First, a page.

In his 1964 inaugural speech, President Lyndon Johnson first discussed his initiative to wage a "War on Poverty." Throughout his administration, his domestic policy was centered on his commitment to the creation of a "Great Society," which he believed was attainable only through combating poverty and providing civil rights to disenfranchised black Americans. In a speech given at the University of Michigan in May of 1964, Johnson called upon all individuals to dedicate themselves to the eradication of poverty and injustice. He spoke broadly about the goals of the national government: by increasing federal spending for social welfare programs and by promoting opportunity through community action, Americans could begin to better society one city at a time.
At the same time, PAGE, Inc. (Progress and Action by Citizens Efforts), a private, nonprofit organization in St. Louis, was unveiling plans for community action and urban development in East St. Louis, perhaps the poorest and most dilapidated neighborhood located just east of the Mississippi River. Other such initiatives included the Community Renewal Program, a federally funded program that worked locally to research factors contributing to poverty in urban centers in America and sought to enact a set of criteria for effective means of improving city life. They too cited East St. Louis as an example of a city in need of community action and financial support. This paper offers a comparison of local efforts in East St. Louis with the wider aims of Johnson's War on Poverty at the federal level to provide a deeper understanding of the complexity of poverty reform in the 1960's and to examine the ways in which Americans sought the creation of a truly great society.
[...] Thus, engrained in all efforts of urban renewal was an attempt to merge the War on Poverty and the Civil Rights movement into a singular effort to improve the quality of life for black Americans. Lastly, educational reform often coincided with Johnson's War on Poverty and local attempts at urban renewal. Not only did reformers see education as an equalizer in society, but they also viewed education as a breeding ground for the molding of self sufficient young adults. Katz suggested that community action was most effective when administered by the people instead of for the people. [...]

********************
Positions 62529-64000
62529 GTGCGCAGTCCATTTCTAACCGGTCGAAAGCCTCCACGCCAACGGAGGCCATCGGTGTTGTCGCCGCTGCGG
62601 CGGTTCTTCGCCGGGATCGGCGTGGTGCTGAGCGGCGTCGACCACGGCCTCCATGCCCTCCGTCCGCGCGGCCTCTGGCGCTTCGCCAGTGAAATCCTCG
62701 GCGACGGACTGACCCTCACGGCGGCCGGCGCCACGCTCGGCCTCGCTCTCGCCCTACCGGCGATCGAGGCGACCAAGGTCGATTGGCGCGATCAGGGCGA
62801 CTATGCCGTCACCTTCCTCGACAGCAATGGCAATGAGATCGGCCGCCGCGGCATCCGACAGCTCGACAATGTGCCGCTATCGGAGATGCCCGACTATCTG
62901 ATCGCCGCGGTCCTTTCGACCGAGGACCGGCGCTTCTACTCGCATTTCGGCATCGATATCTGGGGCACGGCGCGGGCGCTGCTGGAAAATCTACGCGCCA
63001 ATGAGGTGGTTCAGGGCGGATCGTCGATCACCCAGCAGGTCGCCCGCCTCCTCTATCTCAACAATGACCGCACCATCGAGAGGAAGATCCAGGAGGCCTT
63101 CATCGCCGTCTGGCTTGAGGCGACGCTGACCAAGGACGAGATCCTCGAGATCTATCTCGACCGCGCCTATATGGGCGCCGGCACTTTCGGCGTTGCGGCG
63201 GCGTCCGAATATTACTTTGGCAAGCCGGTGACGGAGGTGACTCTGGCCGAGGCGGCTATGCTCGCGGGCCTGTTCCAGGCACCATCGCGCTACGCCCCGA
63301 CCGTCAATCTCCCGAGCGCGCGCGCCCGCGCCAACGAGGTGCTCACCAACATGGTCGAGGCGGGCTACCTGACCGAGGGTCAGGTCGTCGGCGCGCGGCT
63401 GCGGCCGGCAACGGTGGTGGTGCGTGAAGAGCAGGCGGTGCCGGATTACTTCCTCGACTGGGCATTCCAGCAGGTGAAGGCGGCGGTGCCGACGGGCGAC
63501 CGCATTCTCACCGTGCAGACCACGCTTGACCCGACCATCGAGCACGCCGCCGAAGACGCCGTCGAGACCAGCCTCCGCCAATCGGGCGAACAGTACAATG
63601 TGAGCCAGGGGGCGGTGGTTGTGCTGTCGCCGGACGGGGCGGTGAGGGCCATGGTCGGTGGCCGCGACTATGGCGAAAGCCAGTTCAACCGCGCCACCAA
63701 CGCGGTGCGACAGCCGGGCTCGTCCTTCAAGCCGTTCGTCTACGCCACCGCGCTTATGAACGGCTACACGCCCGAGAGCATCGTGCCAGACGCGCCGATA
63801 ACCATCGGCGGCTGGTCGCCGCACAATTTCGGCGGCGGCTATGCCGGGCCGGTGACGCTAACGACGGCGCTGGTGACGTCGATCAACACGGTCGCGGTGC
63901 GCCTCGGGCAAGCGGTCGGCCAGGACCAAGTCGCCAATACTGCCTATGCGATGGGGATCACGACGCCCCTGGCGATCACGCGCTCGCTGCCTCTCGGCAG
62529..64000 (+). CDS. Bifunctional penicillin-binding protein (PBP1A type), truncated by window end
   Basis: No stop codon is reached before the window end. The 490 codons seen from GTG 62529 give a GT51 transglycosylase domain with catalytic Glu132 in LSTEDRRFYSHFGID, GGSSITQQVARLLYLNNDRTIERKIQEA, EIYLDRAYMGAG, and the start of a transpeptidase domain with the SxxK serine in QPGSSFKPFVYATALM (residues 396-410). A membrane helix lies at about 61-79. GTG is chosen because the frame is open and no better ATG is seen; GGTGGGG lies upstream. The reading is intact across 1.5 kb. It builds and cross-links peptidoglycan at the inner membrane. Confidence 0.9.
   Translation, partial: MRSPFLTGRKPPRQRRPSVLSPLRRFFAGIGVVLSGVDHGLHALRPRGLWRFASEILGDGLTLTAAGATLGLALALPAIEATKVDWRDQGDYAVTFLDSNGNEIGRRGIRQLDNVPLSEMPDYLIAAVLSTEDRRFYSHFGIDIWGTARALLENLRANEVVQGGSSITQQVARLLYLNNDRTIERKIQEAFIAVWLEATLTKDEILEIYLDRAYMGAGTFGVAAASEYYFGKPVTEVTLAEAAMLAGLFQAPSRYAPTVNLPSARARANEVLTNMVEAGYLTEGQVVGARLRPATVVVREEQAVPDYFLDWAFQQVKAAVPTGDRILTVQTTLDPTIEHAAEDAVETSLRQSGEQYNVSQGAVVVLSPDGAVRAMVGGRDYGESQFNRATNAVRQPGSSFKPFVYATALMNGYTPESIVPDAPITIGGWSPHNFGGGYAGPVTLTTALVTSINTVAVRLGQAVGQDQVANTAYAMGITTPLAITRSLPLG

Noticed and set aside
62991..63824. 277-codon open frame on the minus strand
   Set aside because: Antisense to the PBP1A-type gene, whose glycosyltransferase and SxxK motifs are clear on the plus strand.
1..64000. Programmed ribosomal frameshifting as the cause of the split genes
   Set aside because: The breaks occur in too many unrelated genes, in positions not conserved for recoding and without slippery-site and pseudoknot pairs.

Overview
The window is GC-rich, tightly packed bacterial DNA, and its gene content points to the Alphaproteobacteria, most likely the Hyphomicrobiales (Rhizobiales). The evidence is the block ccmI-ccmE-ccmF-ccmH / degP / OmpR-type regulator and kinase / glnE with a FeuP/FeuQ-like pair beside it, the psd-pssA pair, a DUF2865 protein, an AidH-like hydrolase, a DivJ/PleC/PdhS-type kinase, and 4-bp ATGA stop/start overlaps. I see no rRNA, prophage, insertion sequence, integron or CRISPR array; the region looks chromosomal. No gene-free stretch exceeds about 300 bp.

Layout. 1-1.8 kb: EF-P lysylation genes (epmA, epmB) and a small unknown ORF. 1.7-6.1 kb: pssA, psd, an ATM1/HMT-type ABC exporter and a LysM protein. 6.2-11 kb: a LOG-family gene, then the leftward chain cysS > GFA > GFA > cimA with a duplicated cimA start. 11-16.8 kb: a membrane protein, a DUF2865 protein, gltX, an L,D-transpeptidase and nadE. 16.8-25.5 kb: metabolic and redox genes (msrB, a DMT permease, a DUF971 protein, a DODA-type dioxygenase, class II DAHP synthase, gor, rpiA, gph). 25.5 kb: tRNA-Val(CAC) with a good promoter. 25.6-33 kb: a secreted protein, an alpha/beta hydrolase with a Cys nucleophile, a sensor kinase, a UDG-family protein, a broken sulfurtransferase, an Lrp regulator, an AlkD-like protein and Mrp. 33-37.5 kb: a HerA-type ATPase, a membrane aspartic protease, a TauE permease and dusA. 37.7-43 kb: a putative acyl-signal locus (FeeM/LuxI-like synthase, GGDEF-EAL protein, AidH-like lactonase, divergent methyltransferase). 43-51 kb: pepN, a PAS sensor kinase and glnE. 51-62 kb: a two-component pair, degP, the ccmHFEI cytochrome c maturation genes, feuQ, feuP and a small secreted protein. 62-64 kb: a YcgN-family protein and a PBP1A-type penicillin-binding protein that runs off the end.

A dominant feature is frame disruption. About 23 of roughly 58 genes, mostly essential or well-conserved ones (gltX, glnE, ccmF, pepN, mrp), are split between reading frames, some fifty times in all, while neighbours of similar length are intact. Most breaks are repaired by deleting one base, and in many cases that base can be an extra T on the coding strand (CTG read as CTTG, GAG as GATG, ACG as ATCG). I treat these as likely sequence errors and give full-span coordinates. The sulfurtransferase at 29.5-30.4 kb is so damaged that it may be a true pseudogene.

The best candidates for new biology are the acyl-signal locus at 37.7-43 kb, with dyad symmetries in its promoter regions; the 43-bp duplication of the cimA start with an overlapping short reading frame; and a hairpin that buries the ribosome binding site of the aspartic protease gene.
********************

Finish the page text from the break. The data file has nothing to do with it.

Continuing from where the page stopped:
[...] Schwartz and Van Hoefen Architects. PACE Plan for East St. Louis, Illinois.” Five Section News Release Issued at the Illinois Club, Thursday, December Remarks at the University of Michigan, May (as excerpted), Public Papers of the Presidents of the United States: Lyndon B. Johnson, 1963-64, Vol (Washington D.C.: Government Printing Office, 1964) Ibid Katz, Michael B. In the Shadow of the Poorhouse: A Social History of Welfare in America 10th ed. (New York: Basic Books, 1996) 267. Ibid O'Connor, Alice. [...]
[...] According to Katz, combination of a tight labor market, a shift in white opinion, increased educational attainment, and civil rights legislation did improve blacks' occupational and economic achievements.” Most notably, the proportion of black males in white collar jobs increased drastically during the 1960's, and the median income of black male employees increased comparatively to that of whites. Nevertheless, poverty among black Americans remained high due to increasing numbers of children and the high numbers of single parent households. O'Connor recounted the struggle for black Americans since emancipation when she wrote, initial impact of slavery was compounded by segregation, urbanization, persistent poverty, and, especially, male unemployment rates of catastrophic proportions.” Because of their history of subordination, the War on Poverty had particular implications for black Americans. [...]
[...] Katz, in particular, noted that despite the massive increase in funding for public schools especially those economically deprived areas there was no significant impact in the urban education. Nevertheless, educational reform comprised a noteworthy amount of attention at both the national and local level. In some ways, it is impossible to gauge the success of Johnson's War on Poverty. While many neighborhoods remained severely impoverished and many cities continued without the community action needed to improve living conditions, Johnson indisputably succeeded in vocalizing his wish for change. [...]
[...] By implication, it defined powerlessness as one key source of poverty and created direct links between local activists outside established urban political structures and the federal government.” Even in the event of a failed effort which occurred often with such an arduous task community action programs succeeded in creating the professional reformer, one who dedicates his life to the type of reform Johnson advocated. In this way, many of Johnson's ideals were carried achieved by local efforts across the nation. [...]
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